Max became a free agent following the 2021 season, an a a highly sought-after one given his record of success. On November 28th, news leaked out that he was on the verge of signing with the New York Mets, with figures of $120 million over three years being discussed. The deal was confirmed the following day, the final price tag being $130 million for three seasons of work. He won his first four decisions for the Mets, helping them to a great start to the 2022 season. When he lost 3-2 to the Philadelphia Phillies in the first game of a doubleheader on May 8th, it ended a streak of 24 starts without a loss, dating back almost a full year, during which he had gone 15-0 for three different teams. On May 21st, he was placed on the injured list with a strained left oblique muscle, then on June 4th, in the sort of tempest in teapot that can only happen in New York, it was reported that he had been bitten on his pitching hand by a dog, leading to all sorts of cries of despair from the Met faithful. It turns out that the dog in question was his own pet, Rafi, and that the bite was minor and unlikely to have any impact on his rehab.
Max Scherzer has a very distinctive follow-through when pitching; he will end his pitching motion with his head pointing directly at the ground, and his right foot high in the air. It is a very awkward position for fielding any grounders or line drives hit back at him, but it seems to give him additional velocity on his pitches. He worked on making his delivery less extreme during the 2012 season, to at least have his head facing the batter when he completes his follow-through. Another distinctive factor is that his eyes are of different colors: his right eye is blue and his left eye is brown.
- 8-time All-Star (2013-2019 & 2021)
- 3-time Cy Young Award Winner (2013/AL, 2016/NL & 2017/NL)
- 4-time League Wins Leader (2013/AL, 2014/AL, 2016/NL & 2018/NL)
- AL Winning Percentage Leader (2013)
- 2-time NL Innings Pitched Leader (2016 & 2018)
- 3-time NL Strikeouts Leader (2016-2018)
- 3-time NL Complete Games Leader (2015, 2017 & 2018)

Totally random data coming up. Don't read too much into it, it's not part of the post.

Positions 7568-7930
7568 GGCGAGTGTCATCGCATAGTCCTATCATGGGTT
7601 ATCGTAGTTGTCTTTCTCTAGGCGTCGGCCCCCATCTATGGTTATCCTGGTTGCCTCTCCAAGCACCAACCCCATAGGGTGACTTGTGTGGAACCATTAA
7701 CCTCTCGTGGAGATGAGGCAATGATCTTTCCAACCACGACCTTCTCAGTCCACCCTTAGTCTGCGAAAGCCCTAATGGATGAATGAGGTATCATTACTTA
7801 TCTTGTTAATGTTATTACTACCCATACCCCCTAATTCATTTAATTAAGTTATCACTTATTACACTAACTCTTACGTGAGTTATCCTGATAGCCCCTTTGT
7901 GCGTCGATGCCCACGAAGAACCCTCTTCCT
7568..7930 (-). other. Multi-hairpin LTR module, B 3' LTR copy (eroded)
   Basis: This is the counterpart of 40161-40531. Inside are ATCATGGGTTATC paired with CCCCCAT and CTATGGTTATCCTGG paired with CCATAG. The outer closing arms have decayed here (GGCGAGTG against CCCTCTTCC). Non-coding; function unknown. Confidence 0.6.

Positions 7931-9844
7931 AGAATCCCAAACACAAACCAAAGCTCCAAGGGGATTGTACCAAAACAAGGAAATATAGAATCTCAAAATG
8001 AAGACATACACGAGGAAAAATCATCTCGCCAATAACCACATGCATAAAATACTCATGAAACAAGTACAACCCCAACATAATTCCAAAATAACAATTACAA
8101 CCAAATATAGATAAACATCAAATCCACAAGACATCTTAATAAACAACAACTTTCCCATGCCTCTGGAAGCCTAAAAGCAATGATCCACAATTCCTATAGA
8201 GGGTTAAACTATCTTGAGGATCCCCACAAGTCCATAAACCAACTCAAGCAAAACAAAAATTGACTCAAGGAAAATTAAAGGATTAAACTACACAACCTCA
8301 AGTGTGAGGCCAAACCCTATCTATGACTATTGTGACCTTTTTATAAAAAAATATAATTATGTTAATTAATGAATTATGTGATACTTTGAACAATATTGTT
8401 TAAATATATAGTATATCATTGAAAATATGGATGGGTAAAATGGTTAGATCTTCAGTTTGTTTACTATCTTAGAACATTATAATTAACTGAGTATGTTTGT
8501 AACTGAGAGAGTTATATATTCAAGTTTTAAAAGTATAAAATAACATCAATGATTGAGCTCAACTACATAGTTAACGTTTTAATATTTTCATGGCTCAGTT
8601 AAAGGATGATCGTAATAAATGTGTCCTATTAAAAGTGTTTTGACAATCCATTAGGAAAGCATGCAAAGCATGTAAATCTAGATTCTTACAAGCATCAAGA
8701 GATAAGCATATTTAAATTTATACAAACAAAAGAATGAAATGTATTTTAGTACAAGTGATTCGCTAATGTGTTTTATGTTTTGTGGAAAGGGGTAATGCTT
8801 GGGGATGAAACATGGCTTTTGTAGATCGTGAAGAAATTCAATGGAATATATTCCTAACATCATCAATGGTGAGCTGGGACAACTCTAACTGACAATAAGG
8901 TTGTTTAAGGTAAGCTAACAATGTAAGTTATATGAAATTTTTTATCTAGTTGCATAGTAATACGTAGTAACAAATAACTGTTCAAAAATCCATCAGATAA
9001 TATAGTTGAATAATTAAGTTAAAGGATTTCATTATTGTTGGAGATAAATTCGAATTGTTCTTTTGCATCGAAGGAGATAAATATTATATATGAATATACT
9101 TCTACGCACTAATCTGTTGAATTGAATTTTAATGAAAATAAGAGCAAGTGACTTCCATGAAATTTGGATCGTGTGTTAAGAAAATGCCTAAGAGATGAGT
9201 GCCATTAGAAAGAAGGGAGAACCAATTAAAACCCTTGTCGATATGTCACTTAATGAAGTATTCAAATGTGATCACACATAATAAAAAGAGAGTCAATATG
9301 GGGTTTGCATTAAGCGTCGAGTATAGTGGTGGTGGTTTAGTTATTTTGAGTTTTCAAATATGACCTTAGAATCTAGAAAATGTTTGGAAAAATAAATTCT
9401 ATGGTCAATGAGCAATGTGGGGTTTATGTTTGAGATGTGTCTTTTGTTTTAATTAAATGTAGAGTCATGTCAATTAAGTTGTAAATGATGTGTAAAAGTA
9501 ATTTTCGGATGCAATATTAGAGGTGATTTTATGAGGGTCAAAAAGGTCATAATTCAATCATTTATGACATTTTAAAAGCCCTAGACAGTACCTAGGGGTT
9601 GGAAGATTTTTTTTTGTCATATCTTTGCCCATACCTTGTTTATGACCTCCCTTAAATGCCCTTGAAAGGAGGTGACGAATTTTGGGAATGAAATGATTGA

- 2-time NL Shutouts Leader (2015 & 2018)
- 15 Wins Seasons: 8 (2011-2014, 2016-2018 & 2021)
- 20 Wins Seasons: 2 (2013 & 2016)
- 200 Innings Pitched Seasons: 6 (2013-2018)
- 200 Strikeouts Seasons: 9 (2012-2019 & 2021)
- 300 Strikeouts Seasons: 1 (2018)
- Won one World Series with the Washington Nationals in 2019
|AL Cy Young Award|
|David Price||Max Scherzer||Corey Kluber|
|NL Cy Young Award|
|Jake Arrieta||Max Scherzer||Max Scherzer|
|Max Scherzer||Max Scherzer||Jacob deGrom|
- Strikeouts, game (9 innings), 20, May 11, 2016 (tied)
- David Adler: "A new way to measure Scherzer's dominance", mlb.com, March 31, 2020. 
- David Adler: "Scherzer adds to Hall of Fame resume", mlb.com, September 12, 2021. 
- Jamal Collier: "Scherzer takes home NL Cy Young Award: Nationals ace becomes sixth pitcher to win award in both leagues, mlb.com, November 16, 2016. 
- Jamal Collier: "Scherzer's first two Nationals years prove exceptional: 2016 NL Cy winner has turned in 2 no-hitters, 20-strikeout game", mlb.com, November 22, 2016. 
- Jamal Collier: "Sky's the limit? Scherzer meeting lofty goals", mlb.com, July 24, 2017. 
- Jamal Collier: "Scherzer's goal: 'Get better every single year': Coming off consecutive NL Cy Young Awards, Nats ace already starting offseason routine", mlb.com, December 16, 2017. 
- Jamal Collier: "Analysis: Is Scherzer Cooperstown bound? Ace building convincing case despite changing expectations for starting pitchers", mlb.com, January 23, 2018. 
- Anthony DiComo: "Mets, Scherzer agree to 3-year deal (source)", mlb.com, November 29, 2021. 
- Jacob Emert: "Scherzer gets no-no! But perfect? No way, Jose: Displaying power and command, Nats righty had a day to remember", mlb.com, June 20, 2015. 
- Doug Miller: "15 for '15: Harper, Scherzer have storybook seasons", mlb.com, December 27, 2015. 
- Bob Nightengale: "In season gone wrong for Nationals, Max Scherzer still awes on mound", USA Today Sports, October 3, 2015. 
- Bob Nightengale: "All-Star start shows Max Scherzer is, right now, the game's best pitcher", USA Today Sports, July 10, 2017. 
- Bob Nightengale: "Max Scherzer: The Nationals' regret-free, $210 million bargain", USA Today Sports',, May 1, 2018. 
- Bob Nightengale: "'Expect the unexpected': Nationals in awe of Max Scherzer's gutsy World Series performance days after injury", USA Today, October 31, 2019. 
- Jorge L. Ortiz: "Nationals' Max Scherzer voted NL Cy Young winner", USA Today Sports, November 16, 2016. 
- Jorge L. Ortiz: "Nationals’ Max Scherzer wins back-to-back NL Cy Young Awards", USA Today Sports, November 15, 2017. 
- Juan Toribio: "Scherzer becomes 19th to reach 3,000 K's", mlb.com, September 12, 2021. 
- Ben Walker (Associated Press): "The eyes have it: Scherzer embraces 2 different eye colors", USA Today, August 21 2019.